The Synagogue was the home of the Targums, for there a reader read from the Hebrew Scriptures and an interpreter paraphrased the text into Aramaic to bring out its meaning and explicate its significance for the congregation. The process is described in Mish Meg 4:4:

He who reads in the Law may not read less than three verses. He may not read to the interpreter more than one verse at a time [from the Law], or, in the Prophets, not more than three verses. But if these three are three separate paragraphs, he must read them out one by one. They may leave out verses in the Prophets, but not in the Law.

Evidently Targums originally existed among the Jews for all the biblical books, except those that already contained sizable Aramaic portions (Ezra, Nehemiah, and Daniel). They are extant today in five collections (Neofiti, Targum Jonathan Fragments, the Cairo Geniza Targum Fragments, Onkelos, and Pseudo-Jonathan), none of which in their existing forms can be dated to pre-Christian or Christian times and all of which evidence varying textual traditions both among them and within them. In addition, Targums have been found among the Dead Sea Scrolls (4QtgLev, 4QtgJob, and 11QtgJob). A great deal of work remains to be done in dating, collating, and interpreting targumic materials. Nonetheless, informed opinion believes that the targumic traditions that have been codified into our existing Targums represent both Palestinian (i.e., Neofiti, Targum Jonathan, the Cairo Geniza Targum Fragments, and Pseudo-Jonathan) and Babylonian (i.e., Onkelos) Jewish hermeneutics of a very early time, possibly originally coming from various pre-Christian synagogues. As such, they are of great significance to the discussion of early Jewish exegesis. Perhaps, in fact, as Miss Bloch suggested, it was the synagogue targumim that provided the basis for the later rabbinic haggadah.

Rabbinic or talmudic literature is an extensive and varied body of traditional Pharisaic material that was codified, in the main, during the period from the end of the second century through the sixth century C.E. It is divided by subject matter into either halakah, having to do with behavior and the regulation of conduct, or haggadah, which concerns discussions about theological and ethical matters, including everything that is not strictly halakic in nature — though distinctions are not always clearly in evidence, for halakic pronouncements colored the expressions of haggadah and haggadic exegesis often embodies considerations pertinent for halakah. The literature exists in a few main collections, with a number of peripheral codifications in addition.

The Mishnah is the basic halakic document, containing sixty-three tractates (Massektoth) of material not necessarily attached to a text of Scripture and organized under six major headings (Sedarim). It was codified by Rabbi Judah "the Prince" (ha Nasi), who, according to tradition, was born the year Rabbi Akiba died at the hands of the Romans in 135 C.E. All of the later halakic developments in Judaism were built on or related to the Mishnah. The Tosephta closely resembles the Mishnah in its organization and content and, as its name implies ("addition"), has traditionally been regarded as a supplement to the Mishnah. Its authorship is ascribed to Rabbi Hiyya, a pupil of Judah the Prince, though various features in its manner of treatment have left the question of provenance unresolved in many minds.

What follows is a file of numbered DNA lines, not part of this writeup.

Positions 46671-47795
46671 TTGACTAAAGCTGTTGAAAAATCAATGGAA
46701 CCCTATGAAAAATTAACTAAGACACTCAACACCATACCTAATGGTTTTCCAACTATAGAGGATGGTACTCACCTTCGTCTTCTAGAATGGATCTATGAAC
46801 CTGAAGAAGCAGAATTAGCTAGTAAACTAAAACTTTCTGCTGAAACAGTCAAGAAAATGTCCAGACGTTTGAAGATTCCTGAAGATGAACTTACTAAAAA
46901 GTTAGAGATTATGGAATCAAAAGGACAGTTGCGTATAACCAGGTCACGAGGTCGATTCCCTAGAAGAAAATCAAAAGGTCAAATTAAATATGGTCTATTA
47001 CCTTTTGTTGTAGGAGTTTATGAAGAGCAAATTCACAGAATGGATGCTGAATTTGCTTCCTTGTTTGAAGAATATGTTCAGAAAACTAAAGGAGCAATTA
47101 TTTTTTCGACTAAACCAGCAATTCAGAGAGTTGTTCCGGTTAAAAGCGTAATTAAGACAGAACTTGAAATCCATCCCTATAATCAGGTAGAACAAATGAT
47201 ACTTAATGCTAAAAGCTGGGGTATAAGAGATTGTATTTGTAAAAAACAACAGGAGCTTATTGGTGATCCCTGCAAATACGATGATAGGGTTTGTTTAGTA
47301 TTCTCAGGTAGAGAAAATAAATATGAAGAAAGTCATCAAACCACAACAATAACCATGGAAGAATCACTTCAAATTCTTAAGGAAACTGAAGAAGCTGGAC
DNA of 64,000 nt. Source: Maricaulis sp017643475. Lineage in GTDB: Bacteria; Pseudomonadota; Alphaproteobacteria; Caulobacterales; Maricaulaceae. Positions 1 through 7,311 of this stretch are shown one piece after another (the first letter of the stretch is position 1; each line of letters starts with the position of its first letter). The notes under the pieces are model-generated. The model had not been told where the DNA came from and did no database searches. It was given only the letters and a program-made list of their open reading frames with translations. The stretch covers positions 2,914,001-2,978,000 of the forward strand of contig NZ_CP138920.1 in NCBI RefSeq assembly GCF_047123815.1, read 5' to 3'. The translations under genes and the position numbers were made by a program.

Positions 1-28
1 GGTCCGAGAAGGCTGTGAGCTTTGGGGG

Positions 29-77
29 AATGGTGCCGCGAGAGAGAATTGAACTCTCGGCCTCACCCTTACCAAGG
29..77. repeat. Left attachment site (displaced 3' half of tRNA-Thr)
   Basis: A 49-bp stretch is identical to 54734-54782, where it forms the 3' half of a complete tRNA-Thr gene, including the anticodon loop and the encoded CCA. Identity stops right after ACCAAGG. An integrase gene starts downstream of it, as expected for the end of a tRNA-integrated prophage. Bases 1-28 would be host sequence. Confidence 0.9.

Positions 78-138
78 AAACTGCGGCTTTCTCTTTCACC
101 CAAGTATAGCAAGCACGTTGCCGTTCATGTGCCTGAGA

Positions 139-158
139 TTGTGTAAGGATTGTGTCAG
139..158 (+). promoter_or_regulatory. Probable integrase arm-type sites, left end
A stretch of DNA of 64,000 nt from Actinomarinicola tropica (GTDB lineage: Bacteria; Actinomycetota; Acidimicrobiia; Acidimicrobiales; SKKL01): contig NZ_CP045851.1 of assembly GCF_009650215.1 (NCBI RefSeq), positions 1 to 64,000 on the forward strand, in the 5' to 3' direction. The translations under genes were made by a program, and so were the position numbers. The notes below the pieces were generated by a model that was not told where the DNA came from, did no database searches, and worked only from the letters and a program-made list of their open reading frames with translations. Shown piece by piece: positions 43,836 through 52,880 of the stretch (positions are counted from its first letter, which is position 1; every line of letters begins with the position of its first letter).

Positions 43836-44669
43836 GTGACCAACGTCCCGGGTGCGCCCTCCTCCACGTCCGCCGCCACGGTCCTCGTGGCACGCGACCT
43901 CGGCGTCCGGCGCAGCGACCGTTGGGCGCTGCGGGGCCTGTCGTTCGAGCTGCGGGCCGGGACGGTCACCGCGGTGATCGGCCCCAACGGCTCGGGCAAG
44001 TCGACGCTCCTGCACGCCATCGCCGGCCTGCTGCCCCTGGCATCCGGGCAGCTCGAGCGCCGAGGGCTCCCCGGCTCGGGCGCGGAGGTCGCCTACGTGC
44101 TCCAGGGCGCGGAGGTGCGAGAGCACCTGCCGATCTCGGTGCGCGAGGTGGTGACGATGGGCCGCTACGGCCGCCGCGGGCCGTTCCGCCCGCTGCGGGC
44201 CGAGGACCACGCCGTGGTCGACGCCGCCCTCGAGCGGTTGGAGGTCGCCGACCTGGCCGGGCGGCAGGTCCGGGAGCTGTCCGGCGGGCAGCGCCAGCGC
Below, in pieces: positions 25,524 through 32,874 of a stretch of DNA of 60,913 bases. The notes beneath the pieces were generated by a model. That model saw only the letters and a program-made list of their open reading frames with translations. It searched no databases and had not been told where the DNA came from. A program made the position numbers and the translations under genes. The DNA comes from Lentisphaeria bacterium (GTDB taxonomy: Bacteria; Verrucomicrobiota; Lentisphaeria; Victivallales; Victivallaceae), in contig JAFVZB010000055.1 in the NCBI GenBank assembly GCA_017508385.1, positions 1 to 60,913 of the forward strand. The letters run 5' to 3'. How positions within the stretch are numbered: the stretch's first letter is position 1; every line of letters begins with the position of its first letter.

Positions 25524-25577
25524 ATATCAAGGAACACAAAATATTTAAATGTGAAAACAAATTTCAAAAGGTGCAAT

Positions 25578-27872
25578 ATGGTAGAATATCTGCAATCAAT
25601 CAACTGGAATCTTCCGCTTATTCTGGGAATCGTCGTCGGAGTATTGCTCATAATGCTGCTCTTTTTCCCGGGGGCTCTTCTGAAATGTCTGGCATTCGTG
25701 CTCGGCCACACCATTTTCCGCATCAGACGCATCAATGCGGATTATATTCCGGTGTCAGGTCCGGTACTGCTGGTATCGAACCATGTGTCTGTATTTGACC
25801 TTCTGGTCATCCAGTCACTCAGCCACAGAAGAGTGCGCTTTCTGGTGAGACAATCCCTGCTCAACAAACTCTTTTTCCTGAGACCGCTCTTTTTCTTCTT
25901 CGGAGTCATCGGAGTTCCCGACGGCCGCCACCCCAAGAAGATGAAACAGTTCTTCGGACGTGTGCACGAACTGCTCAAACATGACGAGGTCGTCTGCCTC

The Gemaras, Palestinian and Babylonian, are built directly on the Mishnah, and seek, verse by verse, to relate its halakic statements to Scripture, to support them by Scripture, and to illustrate them by both Scripture and the teachings of the rabbis. The name Gemara denotes "teaching," and thus the Gemaras contain, in addition to legal discussions on every aspect of Jewish life, "homiletical exegesis of Scripture; moral maxims, popular proverbs, prayers, parables, fables, tales; accounts of manners and customs, Jewish and non-Jewish; facts and fancies of science by the learned; Jewish and heathen folklore, and all the wisdom and unwisdom of the unlearned." The Palestinian Gemaras are the earlier, the shorter (though treating more tractates), and generally the simpler; the Babylonian Gemaras were codified during the fourth through the sixth centuries, are longer (though omitting discussion on a number of tractates), and generally more ingenious in their exegesis of Scripture.

The Midrashim are writings dealing principally with the exegesis of Scripture, as distinct from the Mishnah, where the material is recorded independently of Scripture for the most part. The Tannaitic Midrashim are largely halakic in nature, though not entirely; the Homiletic Midrashim are made up of a number of synagogue sermons; and Midrash Rabbah, meaning the "Great Midrash," is a complete commentary on the Pentateuch and the five Megilloth (Song of Songs, Ruth, Lamentations, Ecclesiastes, and Esther).

In addition to these larger collections of traditional halakic and haggadic materials, rabbinic literature includes a number of more individual and somewhat peripheral writings. Pirke de Rabbi Eliezer, a narrative midrashic treatment, and Aboth de Rabbi Nathan, a haggadic tractate similar to the famous Pirke Aboth ("Sayings of the Fathers"), are two of the most illustrious.

A major problem in the use of rabbinic materials for the elucidation of first-century practice is, of course, the lateness of the codifications. Yet we are dealing with a religious mentality that took great pride in the preservation of the traditional. And while changes due to development or differing circumstances cannot be denied, this desire to preserve the traditional —barring other considerations — minimizes the severity of the problem. Four strands of rabbinic material, in fact, are particularly relevant for our consideration here: